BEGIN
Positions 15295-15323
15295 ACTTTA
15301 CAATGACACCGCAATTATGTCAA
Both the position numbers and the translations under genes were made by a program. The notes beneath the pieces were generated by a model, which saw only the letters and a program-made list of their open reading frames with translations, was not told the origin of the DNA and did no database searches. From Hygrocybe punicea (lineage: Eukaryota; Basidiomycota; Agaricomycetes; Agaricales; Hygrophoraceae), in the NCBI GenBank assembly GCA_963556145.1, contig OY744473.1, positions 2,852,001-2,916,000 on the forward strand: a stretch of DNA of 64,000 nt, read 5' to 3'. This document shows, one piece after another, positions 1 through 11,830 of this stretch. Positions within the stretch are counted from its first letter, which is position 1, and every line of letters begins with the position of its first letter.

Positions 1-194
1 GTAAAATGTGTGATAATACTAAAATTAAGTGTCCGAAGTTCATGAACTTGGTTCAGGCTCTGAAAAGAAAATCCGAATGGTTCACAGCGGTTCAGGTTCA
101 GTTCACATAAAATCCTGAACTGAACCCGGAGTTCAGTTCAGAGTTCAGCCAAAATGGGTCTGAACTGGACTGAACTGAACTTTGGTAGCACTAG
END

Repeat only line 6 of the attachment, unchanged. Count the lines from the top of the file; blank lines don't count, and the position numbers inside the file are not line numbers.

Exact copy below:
1 GTAAAATGTGTGATAATACTAAAATTAAGTGTCCGAAGTTCATGAACTTGGTTCAGGCTCTGAAAAGAAAATCCGAATGGTTCACAGCGGTTCAGGTTCA